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  • Adiós Mundo Cruel (Goodbye Cruel World) 2010 | Review

    AUSTIN FILM FESTIVAL 2010

    By | October 27, 2010

    Director: Jack Zagha Kababie

    Writer(s): Jack Zagha Kababie, Enrique Chmelnik

    Starring: Adriana Louvier, Carlos Alberto Orozco, Carlos Aragon, Emilio Guerrero

    Angel (Carlos Alberto Orozco) is a mousy yet hardworking accountant and family man whose comfortable middle-class existence is turned upside down when he is unexpectedly laid off. Unable to communicate his lack of employment to his wife Claudia (Ariana Louvier), who is constantly distracted by her favorite telenovela, Angel scurries around the city fruitlessly searching for a new job, experiencing one ridiculous job interview after another. Fate eventually delivers Angel to the hideout of a merry band of buffoonish thieves with whom he discovers camaraderie and confidence…but still no income. Quickly revealed as the smartest of the lot, Angel conceives of the perfect crime: steal a lion from the city’s zoo and collect a hefty ransom.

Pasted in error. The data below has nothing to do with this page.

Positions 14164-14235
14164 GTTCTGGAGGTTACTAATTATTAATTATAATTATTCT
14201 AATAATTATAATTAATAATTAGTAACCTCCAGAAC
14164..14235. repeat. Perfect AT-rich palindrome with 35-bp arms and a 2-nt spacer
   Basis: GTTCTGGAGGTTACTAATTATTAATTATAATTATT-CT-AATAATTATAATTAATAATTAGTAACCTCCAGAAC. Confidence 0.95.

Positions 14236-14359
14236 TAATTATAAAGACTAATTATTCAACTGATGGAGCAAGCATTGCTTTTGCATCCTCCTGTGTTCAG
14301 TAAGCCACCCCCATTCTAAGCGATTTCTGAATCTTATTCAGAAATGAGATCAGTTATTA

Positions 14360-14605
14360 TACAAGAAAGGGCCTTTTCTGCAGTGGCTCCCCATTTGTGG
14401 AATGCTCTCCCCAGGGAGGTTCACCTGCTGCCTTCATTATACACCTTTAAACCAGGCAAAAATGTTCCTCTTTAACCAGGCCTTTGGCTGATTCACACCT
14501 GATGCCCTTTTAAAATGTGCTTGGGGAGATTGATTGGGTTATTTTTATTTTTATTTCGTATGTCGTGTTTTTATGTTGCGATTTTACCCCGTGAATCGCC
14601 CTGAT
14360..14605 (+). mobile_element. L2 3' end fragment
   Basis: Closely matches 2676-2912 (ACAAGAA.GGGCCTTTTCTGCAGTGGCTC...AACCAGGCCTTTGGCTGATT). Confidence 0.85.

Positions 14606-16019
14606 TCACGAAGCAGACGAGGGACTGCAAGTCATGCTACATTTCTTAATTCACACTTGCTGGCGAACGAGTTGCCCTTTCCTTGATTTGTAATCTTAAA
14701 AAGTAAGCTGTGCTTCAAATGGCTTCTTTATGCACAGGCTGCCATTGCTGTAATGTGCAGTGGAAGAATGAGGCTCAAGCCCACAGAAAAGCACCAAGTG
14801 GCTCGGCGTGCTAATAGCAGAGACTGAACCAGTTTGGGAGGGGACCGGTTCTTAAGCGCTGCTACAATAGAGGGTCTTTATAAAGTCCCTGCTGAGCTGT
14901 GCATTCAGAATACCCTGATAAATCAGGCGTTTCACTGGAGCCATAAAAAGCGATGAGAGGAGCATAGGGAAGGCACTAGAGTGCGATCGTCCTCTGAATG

Written and directed by University of Texas at Austin alumni Jack Zagha Kababie, Adiós Mundo Cruel plays as satirical slapstick comedy about the foibles of capitalism. It is a dog eat dog world that Angel lives in. His boss offers no explanation for why Angel is being laid off, other than the ambiguous claim that the Chinese are to blame. Angel’s subsequent interviews delve into a realm of sheer absurdity, with psychological exams (what is your favorite animal?) and oblique logic problems (how many tomatoes would fill this room?). The capitalist world throws Angel into a life of crime, but Angel is still able to retain his moral fiber. Angel does not want any handouts; and, as it turns out, he does not want any easy money either.

    Orozco effortlessly carries the film on his shoulders or, more appropriately, his mug. Like a silent film star (not all that dissimilar from Charlie Chaplin’s iconic tramp), Orozco’s comedic talents stem from his face — skillfully able to switch his cartoonish expressions, which run the gambit from ecstasy to depression, on a dime.

    Taking into consideration its hefty competition (namely Hello Lonesome and Dog Sweat), I am very surprised that Adiós Mundo Cruel nabbed the Best Narrative Feature award at the 2010 Austin Film Festival. Adiós Mundo Cruel does succeed with some brilliantly funny sight gags, but it relies a bit too heavily on toilet jokes for my liking.

    Rating: 6.5/10



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